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Mexico avocado ban: Prices to rise as trade tensions increase

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Lindsey Knewstub

The U.S. has temporarily suspended all imports of avocados from Mexico following a verbal threat made to U.S. safety inspectors.

The following Cornell University experts are available for interviews on how the ban may impact the supply of avocados and prices for consumers, as well as how the current climate between Mexico and the U.S. could cause further trade tensions.

Miguel Gómez

Associate Professor of Applied Economics and Management

Miguel Gómez, professor of applied economics and management in the Cornell SC Johnson College of Business, is an expert in global food supply chains and food value chains. Gómez says the Mexico avocado import suspension is already causing huge disruptions for the U.S. and he predicts prices will rise within days. Gomez is also available for interviews in Spanish.

“The suspension of avocado imports from Mexico is causing huge disruptions in the supply chains for the U.S. markets. Mexico is the origin of over 80% of avocados consumed in the U.S. in the January-March period. During this period Mexico reaches its production peak. The remaining supply comes from domestic sources (southern California), and imports from Chile, Dominican Republic and Colombia. Chile is ramping up shipments to the U.S., but the volume is quite insufficient to make up for the lack of Mexican avocados.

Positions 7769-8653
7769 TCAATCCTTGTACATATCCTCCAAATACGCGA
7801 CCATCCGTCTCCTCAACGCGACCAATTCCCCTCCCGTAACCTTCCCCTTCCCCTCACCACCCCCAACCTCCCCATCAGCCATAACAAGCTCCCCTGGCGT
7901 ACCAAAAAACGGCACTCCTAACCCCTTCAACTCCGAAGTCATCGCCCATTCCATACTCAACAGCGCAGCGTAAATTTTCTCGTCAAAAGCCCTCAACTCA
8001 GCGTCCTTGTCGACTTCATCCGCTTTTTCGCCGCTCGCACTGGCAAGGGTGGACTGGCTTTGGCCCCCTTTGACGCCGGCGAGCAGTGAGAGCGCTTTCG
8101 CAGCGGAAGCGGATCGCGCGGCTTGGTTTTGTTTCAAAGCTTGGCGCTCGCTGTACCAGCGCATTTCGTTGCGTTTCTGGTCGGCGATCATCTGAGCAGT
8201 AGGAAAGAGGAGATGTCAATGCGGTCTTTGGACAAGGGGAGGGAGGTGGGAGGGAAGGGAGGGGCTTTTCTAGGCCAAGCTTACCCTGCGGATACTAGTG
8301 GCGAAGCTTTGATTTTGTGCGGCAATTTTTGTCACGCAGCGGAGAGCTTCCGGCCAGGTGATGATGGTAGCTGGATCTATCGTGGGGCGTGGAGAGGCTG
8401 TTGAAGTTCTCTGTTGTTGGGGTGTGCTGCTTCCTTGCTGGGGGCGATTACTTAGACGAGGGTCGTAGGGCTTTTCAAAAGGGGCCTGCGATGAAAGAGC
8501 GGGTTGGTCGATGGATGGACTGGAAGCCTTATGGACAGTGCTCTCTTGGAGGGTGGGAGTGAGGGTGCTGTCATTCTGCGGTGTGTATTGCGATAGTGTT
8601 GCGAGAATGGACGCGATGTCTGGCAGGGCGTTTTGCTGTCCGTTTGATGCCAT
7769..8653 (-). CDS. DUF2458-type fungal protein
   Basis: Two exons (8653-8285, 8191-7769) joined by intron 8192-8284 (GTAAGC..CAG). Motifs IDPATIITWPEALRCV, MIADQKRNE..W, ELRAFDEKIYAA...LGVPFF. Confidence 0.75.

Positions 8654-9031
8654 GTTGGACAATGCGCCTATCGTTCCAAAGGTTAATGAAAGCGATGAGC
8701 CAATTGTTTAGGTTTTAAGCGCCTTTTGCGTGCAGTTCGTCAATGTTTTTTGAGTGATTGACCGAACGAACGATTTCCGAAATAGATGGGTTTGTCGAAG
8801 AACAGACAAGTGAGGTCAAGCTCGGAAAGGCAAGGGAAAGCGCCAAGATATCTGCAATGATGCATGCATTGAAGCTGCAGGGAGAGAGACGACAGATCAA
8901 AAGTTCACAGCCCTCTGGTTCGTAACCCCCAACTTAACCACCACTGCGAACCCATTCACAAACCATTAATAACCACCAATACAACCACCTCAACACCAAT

“With no clear idea of when the import ban will be lifted, my prediction is that prices will increase dramatically in the next few days and there will be avocado shortages in many parts of the country. Prices will start to decrease, and supply will become more normal when Peru – the second largest exporter worldwide – starts its harvest season in April.

“In the long run, the reputation of Mexico as avocado supplier may be affected in the future, given the social problems that exist in the primary production regions. Small and medium-sized avocado growers in Mexico are likely to be hurt the most.”

Desirée LeClercq 

Proskauer Employment and Labor Law Assistant Professor

Desirée LeClercq is a professor of employment law at Cornell’s School of Industrial and Labor Relations and an expert on labor provisions in trade agreements. She says given the current climate, we may see Mexico continue to obstruct U.S. investigations which will require the U.S. to balance its inspection priorities and consumption demand.

“More recently, particularly but not limited to USMCA, the United States has increasingly controlled and inspected the production of goods in Mexican factories, and the Mexican government has accepted this intrusion as a necessary condition to accessing U.S. markets.

“The current aggressive climate might reflect frustration of Mexican employers with U.S. dominance and presence in their factories. We might see more measures in Mexico to obstruct U.S. investigations or otherwise show displeasure – which then requires the United States to balance its inspection priorities and U.S. consumption demand.

“In some situations, like America’s love affair with avocado toast, the United States’ decision will be difficult – although agencies will presumably always favor personnel safety, as is the case here.

“In other situations, like the recent GM union elections in Mexico, the potential ban (or withdrawal of trade preferences) of a competitive product may be welcomed by U.S. constituents, especially import competitors.

“I think we will see more of these clashes as the American grip on Mexican production processes tightens, and I think American sentiments will fluctuate depending on whether they are buying avocado toast at brunch or supporting union workers at a Wisconsin auto manufacturer.”

Cornell University has television, ISDN and dedicated Skype/Google+ Hangout studios available for media interviews.